5. Is your business suffering from cash flow issues as a result of the unpaid invoice?

Writing off bad debts


When it comes when buying, selling, leasing or hiring out goods, or selling valuable goods on consignment, the Personal Property Securities Register (PPSR) is a simple way to protect your business from risk.
Businesses that register their security interests over personal property on the PPSR gain rights over the personal property in the event that the other party fails to fulfil certain obligations (such as repaying a loan).
However, there are some legal loopholes to be aware of. 
Payments received by unsecured trade creditors from debtor companies in the six months prior to a company going into liquidation may be clawed back by a liquidator pursuant to an ‘unfair preference payment claim’
Unfair preference claims are only able to be made against creditors who hold an unsecured debt as compared to a secured debt.
The good news is, there are some defences available to a creditor to defeat an unfair preference claim by a liquidator, including:

– Where valuable consideration was provided by the creditor;
– Payment was received by the creditor in good faith; and
– The creditor had no reason to suspect the insolvency of the company.

A further defence also exists under provisions of Personal Property Securities Act 2009 (Cth) (PPSA).  Certain sections of the Corporations Act 2001 (Cth) were also amended with the commencement of the PPSA which now means that suppliers trading under retention of title arrangements who have properly registered their rights on the Personal Property Securities Register (PPSR) are secured and therefore not open to unfair preference claims in some circumstances.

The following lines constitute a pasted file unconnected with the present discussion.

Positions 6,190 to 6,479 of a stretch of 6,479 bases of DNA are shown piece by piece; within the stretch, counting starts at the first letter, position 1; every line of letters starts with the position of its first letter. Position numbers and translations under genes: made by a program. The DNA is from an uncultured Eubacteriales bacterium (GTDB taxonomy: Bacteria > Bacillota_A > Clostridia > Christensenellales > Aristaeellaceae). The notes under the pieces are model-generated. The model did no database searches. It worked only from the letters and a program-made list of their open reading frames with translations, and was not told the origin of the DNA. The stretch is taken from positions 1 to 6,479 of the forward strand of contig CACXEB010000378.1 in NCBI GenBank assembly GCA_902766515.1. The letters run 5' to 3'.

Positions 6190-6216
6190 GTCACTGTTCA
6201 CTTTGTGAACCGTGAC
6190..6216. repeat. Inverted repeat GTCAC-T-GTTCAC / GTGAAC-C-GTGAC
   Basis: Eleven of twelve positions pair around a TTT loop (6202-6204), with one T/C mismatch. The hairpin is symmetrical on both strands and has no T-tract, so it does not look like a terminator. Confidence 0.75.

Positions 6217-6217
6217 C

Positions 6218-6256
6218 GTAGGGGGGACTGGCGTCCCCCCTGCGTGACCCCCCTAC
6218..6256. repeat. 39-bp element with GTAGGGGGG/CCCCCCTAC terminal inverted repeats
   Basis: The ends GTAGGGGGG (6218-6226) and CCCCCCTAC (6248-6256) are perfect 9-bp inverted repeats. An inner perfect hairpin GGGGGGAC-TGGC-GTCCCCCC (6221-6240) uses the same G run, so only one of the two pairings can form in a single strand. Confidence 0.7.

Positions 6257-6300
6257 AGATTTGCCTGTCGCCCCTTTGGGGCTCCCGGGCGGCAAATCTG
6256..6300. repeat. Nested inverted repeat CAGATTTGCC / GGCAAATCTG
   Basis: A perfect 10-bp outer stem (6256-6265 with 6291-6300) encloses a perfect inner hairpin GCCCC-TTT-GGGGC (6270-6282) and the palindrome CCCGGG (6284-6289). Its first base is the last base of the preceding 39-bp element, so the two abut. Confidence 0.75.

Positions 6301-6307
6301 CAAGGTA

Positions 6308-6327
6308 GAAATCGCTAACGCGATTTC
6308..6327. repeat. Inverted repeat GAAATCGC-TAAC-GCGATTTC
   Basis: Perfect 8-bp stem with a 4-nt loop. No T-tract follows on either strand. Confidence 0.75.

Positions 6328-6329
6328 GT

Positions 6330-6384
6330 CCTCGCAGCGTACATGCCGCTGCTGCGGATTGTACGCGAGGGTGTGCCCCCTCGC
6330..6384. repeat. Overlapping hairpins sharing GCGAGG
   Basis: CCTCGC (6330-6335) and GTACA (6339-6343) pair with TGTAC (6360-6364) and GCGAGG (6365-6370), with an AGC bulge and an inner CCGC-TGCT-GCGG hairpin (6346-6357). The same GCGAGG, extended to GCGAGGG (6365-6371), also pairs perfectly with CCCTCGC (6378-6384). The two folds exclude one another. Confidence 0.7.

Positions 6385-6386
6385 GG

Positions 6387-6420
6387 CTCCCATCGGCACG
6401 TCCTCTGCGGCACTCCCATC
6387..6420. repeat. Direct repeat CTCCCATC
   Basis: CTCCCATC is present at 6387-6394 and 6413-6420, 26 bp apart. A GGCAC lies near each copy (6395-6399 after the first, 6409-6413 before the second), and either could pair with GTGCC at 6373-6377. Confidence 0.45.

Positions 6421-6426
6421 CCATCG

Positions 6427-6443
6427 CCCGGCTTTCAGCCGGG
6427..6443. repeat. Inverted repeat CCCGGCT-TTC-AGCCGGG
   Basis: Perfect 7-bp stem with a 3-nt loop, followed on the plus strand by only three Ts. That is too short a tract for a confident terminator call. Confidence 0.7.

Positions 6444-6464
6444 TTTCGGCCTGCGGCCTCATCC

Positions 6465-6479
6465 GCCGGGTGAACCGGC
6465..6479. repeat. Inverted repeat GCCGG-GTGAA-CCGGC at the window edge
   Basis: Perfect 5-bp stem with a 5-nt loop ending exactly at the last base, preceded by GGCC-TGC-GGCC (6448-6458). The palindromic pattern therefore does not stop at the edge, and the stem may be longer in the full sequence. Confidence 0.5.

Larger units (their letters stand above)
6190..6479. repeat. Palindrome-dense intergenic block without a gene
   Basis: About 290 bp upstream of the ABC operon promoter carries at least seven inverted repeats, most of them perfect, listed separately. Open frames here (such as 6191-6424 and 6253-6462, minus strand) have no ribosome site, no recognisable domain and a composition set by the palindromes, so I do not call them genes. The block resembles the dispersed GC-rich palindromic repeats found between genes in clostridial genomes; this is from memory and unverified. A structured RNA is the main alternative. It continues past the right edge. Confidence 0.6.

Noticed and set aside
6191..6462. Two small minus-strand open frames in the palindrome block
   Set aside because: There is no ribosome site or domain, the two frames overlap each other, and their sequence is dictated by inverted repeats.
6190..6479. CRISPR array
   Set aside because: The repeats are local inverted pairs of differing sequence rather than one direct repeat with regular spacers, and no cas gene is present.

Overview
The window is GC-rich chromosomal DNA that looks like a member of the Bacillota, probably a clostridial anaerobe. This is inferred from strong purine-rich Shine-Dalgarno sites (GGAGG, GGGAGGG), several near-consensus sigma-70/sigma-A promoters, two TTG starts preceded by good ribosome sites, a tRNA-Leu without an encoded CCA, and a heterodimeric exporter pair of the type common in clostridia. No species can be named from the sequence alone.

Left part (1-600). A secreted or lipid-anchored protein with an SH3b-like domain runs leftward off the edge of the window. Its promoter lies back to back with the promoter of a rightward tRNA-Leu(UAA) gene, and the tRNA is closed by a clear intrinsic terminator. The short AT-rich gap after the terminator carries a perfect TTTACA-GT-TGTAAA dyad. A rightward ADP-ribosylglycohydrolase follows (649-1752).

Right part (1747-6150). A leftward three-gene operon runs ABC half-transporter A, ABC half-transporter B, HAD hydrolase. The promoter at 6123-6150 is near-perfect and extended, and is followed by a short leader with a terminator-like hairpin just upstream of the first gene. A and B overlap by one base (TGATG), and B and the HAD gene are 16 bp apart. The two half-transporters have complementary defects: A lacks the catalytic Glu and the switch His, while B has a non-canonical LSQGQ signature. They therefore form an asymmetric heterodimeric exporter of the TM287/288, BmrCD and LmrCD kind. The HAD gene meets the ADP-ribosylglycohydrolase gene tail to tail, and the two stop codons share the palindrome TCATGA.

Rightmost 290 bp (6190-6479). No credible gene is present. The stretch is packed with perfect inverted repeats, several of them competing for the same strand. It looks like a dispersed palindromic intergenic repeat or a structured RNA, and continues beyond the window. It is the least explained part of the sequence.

This defence is limited to the amount for which the registered security interest relates.  For any amounts not reflected in the value of the security, the debt will be deemed unsecured.  This means that if the value of the assets is less than the value of the debt, the balance debt is only secured to the value of the assets. 
This highlights the importance of retention of title clauses in your terms of trade, and registration of security interests on the PPSR.
Contact the Optimum team now to arrange for a review of your current documents so you are protected going forward.


We’re proud to announce that we’re sponsors of the DEPOT[x] event series in 2016.
DEPOT[x] nights are organised by BusinessDEPOT, a Queensland-based full service business advisory firm on a mission to help passionate individuals and businesses reach their potential.
The free events provide a unique opportunity to hear directly from industry experts, where you’ll also be able to network with other businesses and potential customers over some nibbles and drinks.
Spaces are limited. The event in April booked out very quickly, so to ensure you don’t miss out on the next event on 25 May, we encourage you register now!
We’re also a proud member of the ‘Collective’ at Business Depot, a group of hand-picked suppliers that work with Business Depot clients to help grow their business and unleash their potential.
To find out more about BusinessDEPOT, take a look at their website, or follow them on Twitter or LinkedIn.